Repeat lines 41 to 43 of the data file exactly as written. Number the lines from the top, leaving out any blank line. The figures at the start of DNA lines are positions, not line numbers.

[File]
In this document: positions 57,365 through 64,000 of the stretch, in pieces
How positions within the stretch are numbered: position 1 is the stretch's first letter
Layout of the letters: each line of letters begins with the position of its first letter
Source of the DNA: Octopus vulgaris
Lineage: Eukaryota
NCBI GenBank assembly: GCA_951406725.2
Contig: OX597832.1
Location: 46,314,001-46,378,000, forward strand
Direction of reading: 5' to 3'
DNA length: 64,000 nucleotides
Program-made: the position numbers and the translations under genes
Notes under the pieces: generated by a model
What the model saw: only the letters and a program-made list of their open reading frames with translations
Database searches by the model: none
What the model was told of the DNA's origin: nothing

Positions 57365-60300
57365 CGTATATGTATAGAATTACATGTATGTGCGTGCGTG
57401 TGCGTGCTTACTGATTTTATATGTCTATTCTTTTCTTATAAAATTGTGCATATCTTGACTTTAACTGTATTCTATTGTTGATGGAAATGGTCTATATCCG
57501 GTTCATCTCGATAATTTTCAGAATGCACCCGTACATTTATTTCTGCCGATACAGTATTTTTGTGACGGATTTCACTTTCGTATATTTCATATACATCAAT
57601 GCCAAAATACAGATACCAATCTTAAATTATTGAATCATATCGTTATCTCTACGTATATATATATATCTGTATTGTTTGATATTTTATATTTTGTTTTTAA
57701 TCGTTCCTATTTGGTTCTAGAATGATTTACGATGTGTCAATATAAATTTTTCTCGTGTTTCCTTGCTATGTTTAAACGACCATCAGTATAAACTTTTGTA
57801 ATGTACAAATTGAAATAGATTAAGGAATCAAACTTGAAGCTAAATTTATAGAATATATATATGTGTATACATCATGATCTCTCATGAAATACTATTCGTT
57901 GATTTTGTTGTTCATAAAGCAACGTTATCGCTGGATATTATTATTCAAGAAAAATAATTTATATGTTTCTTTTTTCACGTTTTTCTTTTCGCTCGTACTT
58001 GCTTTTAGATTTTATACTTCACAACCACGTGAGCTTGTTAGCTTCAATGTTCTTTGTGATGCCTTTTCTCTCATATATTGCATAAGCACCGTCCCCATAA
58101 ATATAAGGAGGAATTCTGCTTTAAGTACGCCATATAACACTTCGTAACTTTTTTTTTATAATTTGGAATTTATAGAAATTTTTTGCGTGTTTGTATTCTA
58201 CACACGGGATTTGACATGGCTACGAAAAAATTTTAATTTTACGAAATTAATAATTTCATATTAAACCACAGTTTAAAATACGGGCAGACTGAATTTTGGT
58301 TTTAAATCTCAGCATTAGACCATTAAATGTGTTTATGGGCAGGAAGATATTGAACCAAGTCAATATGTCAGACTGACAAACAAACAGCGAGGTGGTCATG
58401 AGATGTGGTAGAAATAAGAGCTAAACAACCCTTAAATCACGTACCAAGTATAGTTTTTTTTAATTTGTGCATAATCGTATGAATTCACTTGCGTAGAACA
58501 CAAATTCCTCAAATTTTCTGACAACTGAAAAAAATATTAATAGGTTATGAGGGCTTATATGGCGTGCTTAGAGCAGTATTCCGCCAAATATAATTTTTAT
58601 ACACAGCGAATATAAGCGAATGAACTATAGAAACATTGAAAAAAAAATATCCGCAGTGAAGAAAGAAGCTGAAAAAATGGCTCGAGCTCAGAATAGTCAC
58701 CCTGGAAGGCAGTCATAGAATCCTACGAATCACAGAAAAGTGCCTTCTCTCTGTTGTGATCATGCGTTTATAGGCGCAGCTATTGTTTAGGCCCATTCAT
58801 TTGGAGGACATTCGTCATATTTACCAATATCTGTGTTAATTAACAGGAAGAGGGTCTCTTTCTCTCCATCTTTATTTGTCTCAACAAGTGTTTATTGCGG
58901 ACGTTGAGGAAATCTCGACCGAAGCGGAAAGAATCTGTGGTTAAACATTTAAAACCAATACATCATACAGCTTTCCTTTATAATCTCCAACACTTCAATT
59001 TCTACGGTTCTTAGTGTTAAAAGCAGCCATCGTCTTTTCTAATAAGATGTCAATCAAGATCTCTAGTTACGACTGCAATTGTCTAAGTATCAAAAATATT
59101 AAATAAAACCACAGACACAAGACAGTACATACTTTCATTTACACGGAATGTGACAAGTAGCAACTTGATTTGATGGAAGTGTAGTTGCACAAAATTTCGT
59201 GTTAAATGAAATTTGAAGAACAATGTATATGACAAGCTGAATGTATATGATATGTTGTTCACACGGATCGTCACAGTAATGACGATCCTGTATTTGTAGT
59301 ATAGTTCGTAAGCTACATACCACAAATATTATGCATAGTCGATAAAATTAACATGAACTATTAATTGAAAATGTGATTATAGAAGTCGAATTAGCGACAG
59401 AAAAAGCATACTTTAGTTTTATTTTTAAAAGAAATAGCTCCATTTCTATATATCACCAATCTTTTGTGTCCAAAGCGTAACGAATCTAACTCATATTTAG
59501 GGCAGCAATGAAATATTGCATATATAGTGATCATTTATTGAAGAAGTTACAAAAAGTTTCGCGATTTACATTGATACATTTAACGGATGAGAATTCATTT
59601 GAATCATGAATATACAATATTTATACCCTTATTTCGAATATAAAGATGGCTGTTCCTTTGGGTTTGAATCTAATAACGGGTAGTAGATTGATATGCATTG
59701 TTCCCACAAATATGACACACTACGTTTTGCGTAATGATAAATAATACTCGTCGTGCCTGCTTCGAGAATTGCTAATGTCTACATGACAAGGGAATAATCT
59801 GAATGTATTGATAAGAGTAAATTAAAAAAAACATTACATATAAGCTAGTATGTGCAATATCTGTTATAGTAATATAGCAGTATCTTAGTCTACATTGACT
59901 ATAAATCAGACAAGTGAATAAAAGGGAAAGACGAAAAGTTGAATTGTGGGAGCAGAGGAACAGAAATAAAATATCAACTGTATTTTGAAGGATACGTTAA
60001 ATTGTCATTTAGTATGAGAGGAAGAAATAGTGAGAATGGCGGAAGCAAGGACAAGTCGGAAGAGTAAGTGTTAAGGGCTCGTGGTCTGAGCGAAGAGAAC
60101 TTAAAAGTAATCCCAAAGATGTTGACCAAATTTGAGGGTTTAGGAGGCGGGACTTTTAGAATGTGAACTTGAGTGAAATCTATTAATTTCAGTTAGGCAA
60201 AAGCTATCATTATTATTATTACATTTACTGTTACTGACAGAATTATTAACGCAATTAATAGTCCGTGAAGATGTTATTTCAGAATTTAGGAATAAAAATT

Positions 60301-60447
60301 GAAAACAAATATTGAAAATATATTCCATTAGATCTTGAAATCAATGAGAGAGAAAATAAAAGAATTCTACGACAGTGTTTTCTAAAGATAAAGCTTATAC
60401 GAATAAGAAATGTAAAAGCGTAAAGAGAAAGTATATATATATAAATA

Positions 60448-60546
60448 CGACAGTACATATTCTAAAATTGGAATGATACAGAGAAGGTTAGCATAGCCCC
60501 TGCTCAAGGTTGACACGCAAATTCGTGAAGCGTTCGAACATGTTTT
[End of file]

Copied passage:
59701 TTCCCACAAATATGACACACTACGTTTTGCGTAATGATAAATAATACTCGTCGTGCCTGCTTCGAGAATTGCTAATGTCTACATGACAAGGGAATAATCT
59801 GAATGTATTGATAAGAGTAAATTAAAAAAAACATTACATATAAGCTAGTATGTGCAATATCTGTTATAGTAATATAGCAGTATCTTAGTCTACATTGACT
59901 ATAAATCAGACAAGTGAATAAAAGGGAAAGACGAAAAGTTGAATTGTGGGAGCAGAGGAACAGAAATAAAATATCAACTGTATTTTGAAGGATACGTTAA